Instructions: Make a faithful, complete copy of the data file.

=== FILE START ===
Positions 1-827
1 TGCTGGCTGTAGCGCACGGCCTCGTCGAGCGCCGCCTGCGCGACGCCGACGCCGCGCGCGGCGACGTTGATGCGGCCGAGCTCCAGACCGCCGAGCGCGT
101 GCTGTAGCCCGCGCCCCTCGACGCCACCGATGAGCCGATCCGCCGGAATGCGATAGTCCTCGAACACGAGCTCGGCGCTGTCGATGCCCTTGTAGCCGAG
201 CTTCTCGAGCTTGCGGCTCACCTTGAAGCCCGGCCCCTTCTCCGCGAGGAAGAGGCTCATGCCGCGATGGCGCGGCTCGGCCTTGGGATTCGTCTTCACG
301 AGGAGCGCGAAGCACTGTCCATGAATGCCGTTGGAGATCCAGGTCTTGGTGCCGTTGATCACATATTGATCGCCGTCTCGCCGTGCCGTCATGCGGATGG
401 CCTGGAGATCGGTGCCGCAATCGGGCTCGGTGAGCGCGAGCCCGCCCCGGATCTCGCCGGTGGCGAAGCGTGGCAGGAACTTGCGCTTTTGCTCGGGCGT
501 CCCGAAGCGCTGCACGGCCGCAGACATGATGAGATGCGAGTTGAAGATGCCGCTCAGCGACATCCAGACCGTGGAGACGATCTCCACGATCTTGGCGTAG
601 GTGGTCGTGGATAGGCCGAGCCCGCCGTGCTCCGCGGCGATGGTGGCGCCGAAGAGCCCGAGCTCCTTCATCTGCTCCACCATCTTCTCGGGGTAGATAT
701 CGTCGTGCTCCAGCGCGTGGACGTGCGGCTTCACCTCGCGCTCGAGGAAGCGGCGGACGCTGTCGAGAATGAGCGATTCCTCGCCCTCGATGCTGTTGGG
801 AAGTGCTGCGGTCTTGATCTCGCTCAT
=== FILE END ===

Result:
Positions 1-827
1 TGCTGGCTGTAGCGCACGGCCTCGTCGAGCGCCGCCTGCGCGACGCCGACGCCGCGCGCGGCGACGTTGATGCGGCCGAGCTCCAGACCGCCGAGCGCGT
101 GCTGTAGCCCGCGCCCCTCGACGCCACCGATGAGCCGATCCGCCGGAATGCGATAGTCCTCGAACACGAGCTCGGCGCTGTCGATGCCCTTGTAGCCGAG
201 CTTCTCGAGCTTGCGGCTCACCTTGAAGCCCGGCCCCTTCTCCGCGAGGAAGAGGCTCATGCCGCGATGGCGCGGCTCGGCCTTGGGATTCGTCTTCACG
301 AGGAGCGCGAAGCACTGTCCATGAATGCCGTTGGAGATCCAGGTCTTGGTGCCGTTGATCACATATTGATCGCCGTCTCGCCGTGCCGTCATGCGGATGG
401 CCTGGAGATCGGTGCCGCAATCGGGCTCGGTGAGCGCGAGCCCGCCCCGGATCTCGCCGGTGGCGAAGCGTGGCAGGAACTTGCGCTTTTGCTCGGGCGT
501 CCCGAAGCGCTGCACGGCCGCAGACATGATGAGATGCGAGTTGAAGATGCCGCTCAGCGACATCCAGACCGTGGAGACGATCTCCACGATCTTGGCGTAG
601 GTGGTCGTGGATAGGCCGAGCCCGCCGTGCTCCGCGGCGATGGTGGCGCCGAAGAGCCCGAGCTCCTTCATCTGCTCCACCATCTTCTCGGGGTAGATAT
701 CGTCGTGCTCCAGCGCGTGGACGTGCGGCTTCACCTCGCGCTCGAGGAAGCGGCGGACGCTGTCGAGAATGAGCGATTCCTCGCCCTCGATGCTGTTGGG
801 AAGTGCTGCGGTCTTGATCTCGCTCAT